Anthony: Yeah. For a mobile home or for single family builders. I had that background that kind of gave me the insight to what they're going to need to get that, you know, ready and buildable.

Joe: All right. Hey real quick, content house. You say here you have a question, ask away types of questions in YouTube chat. Thank you. Aaron can hear us. Aaron's got a question about wholesaling or finance, so we'll ask that question here in a minute. And Ed says and Laura, Laurel, bring on 2023. We got another question from Facebook user what's the best method or platforms for selling your vacant land deals? We will talk about that as well. And Aaron is here from Houston. Nice. Okay, cool. So you started doing land, but were you doing land is the traditional way that most land investors get started where you're just you're buying cheap recreational land and you're wholesaling it to people who want to go hunting and camping and stuff like that.

Anthony: No, not at all. I was looking for land that was in high demand for developers or investors to go and either place a mobile home, build a new house or even small multifamily. I didn't I've never touched the outside stuff. I know people crush it with you on the postcards and finding the land out and seller financing it. It's just not something I've ever done. Everything with mine was within a major city with access to utilities and normally in an area with a ton of growth and development.

Joe: Yeah, very cool. So give us an example of a typical market you like to go after.

Anthony: As though Phoenix has been the bread and butter. I like to stay in Phoenix and the outlying major cities that have, you know, strong economic growth. Obviously, with the downturn, things are going to going back to reality because the last two years have just been a whirlwind of crazy deals going left and right. But we're starting to see that we have to underwrite deals appropriately without banking on appreciation. So many builders were banking on appreciation. We're just not seeing that anymore in this market.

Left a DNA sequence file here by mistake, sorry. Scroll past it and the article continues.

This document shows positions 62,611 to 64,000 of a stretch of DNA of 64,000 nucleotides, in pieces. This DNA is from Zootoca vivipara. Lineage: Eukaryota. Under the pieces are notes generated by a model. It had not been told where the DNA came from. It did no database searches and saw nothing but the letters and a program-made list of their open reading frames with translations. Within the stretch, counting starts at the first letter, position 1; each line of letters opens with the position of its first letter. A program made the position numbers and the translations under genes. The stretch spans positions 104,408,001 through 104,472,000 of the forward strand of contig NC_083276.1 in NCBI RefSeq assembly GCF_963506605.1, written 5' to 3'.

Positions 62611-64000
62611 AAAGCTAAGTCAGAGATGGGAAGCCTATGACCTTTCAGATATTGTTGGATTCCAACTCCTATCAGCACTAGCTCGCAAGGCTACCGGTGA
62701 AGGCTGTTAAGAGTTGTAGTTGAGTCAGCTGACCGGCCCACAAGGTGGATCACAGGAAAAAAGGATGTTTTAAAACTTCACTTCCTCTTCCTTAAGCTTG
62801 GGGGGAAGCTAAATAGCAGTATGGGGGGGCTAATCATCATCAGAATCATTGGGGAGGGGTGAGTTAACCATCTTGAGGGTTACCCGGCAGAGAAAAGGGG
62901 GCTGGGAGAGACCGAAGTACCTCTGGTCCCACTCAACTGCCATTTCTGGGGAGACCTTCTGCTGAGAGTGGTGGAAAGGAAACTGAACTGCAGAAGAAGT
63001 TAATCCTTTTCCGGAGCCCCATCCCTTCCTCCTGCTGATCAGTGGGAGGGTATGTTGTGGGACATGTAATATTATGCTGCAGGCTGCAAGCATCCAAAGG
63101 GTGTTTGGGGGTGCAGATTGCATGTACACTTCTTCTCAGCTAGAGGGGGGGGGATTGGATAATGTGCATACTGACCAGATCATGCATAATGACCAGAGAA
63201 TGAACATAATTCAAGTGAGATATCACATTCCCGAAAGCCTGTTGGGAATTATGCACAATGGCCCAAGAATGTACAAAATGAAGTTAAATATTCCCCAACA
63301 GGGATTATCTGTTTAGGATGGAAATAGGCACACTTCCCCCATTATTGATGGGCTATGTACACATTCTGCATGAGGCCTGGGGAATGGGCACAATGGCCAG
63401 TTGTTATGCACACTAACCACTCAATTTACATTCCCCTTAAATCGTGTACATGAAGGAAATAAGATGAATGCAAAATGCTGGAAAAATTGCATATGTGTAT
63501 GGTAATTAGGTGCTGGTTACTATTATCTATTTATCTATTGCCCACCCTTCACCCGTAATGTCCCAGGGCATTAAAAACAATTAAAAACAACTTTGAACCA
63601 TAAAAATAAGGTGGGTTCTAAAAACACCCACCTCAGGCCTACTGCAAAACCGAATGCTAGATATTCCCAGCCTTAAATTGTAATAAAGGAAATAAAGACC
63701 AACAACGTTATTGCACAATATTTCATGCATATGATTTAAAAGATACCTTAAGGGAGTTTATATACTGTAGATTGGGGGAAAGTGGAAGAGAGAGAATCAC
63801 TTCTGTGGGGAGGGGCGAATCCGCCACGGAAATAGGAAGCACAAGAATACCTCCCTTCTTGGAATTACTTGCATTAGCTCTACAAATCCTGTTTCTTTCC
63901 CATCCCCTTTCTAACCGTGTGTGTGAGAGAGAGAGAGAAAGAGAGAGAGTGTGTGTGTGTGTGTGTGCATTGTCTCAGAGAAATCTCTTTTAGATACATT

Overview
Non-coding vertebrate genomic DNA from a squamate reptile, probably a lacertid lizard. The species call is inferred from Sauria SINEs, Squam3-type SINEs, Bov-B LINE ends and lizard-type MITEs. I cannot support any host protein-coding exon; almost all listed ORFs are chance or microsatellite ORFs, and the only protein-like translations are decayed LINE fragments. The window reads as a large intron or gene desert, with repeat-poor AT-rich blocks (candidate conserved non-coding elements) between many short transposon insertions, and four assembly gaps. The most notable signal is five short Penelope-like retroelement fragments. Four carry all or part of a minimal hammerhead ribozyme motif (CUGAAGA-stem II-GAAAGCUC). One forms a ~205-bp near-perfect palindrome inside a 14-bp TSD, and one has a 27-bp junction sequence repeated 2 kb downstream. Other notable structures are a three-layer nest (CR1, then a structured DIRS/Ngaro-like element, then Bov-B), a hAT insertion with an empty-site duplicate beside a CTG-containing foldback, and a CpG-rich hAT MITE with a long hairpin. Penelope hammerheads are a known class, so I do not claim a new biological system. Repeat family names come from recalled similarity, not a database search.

Joe: So you were targeting infill lots or these are properties. Give us an example then of like where in Phoenix do you typically go? Raptors where there's a bunch of new home construction. Is it in an area that's being kind of re gentrified where there's a lot of tearing down old homes, building new homes, or what is it?

Anthony: That's a great question. We focused we as a my team focused on, you know, areas that could either drop mobile homes. A lot of investors were doing mobile homes like crazy because people are getting priced out of the Phoenix metro area. So they're having to go out. So we're focusing on that. Any lots that can be subdivided or split. So you could place four homes on them. That's something we went after as well. Then a ton of infill lots. Anything within an established neighborhood utilities are right there, either on the street or already on the property. So that's kind of been our bread and butter of what we've been going after.

Joe: In the Midwest. And maybe it's different in Phoenix, where a lot of the infill lots are in the city. There's nobody would ever want to build a brand new home there. It's just such a rough neighborhood. Right? Right. Even in markets like Phoenix, do you still target those kinds of infill lots in those neighborhoods, or do you still just stay away from them?

Anthony: So Phoenix has just such crazy growth and an influx of people moving here that even those lot's been selling like crazy. Because even if it's a rough neighborhood, you're still going to sell that house for 400,000. And this market is just it's gone crazy. So you could be next to a house with a parked up roof and sell a house for 350 without issue. It's just the craziness that has been the Phoenix market.

Joe: Is it still like that. You know, as things shifted in the last 6 to 8 months.

Anthony: It has slowed down and there's been a little cooling, but we're still seeing record low inventory. Inventory has doubled over the previous two years, but we've we still record low inventory builders are still opening up new neighborhoods. Left and right are KB Homes. You know, Merritt, those giant companies are still going gangbusters on these new developments.

Joe: So there still are these homebuilders there. They've obviously own a bunch of land now because they've been buying they're still building homes on these properties, on these lots of they've already bought.

Anthony: They are correct. Yeah. There's still a ton of new construction going on. The single family infill lot builders have slowed down just because their margins have got a little sketchier where they're actually going to exit because that appreciation is gone and we're starting to see a little bit of depreciation with houses sitting on market way longer than they have in the last two years. So those guys have stopped buying, but the multifamily builders and the larger builders outside of town are still going okay.

Joe: What's interesting you say that things have slowed down a lot, but things are homes still selling in 30, 60 days?

Anthony: Yeah, yeah. We're still getting.

Joe: Back to a more normal market. It's not crashing right now.

Anthony: Not by any sense of imagination. We're not seeing a crazy crash, but they're are sitting longer. So in Phoenix, people are bidding 80 to 100 K over asset price just to get the property. So we saw some wild stuff and that's gone and now it's kind of back to numbers having to make sense.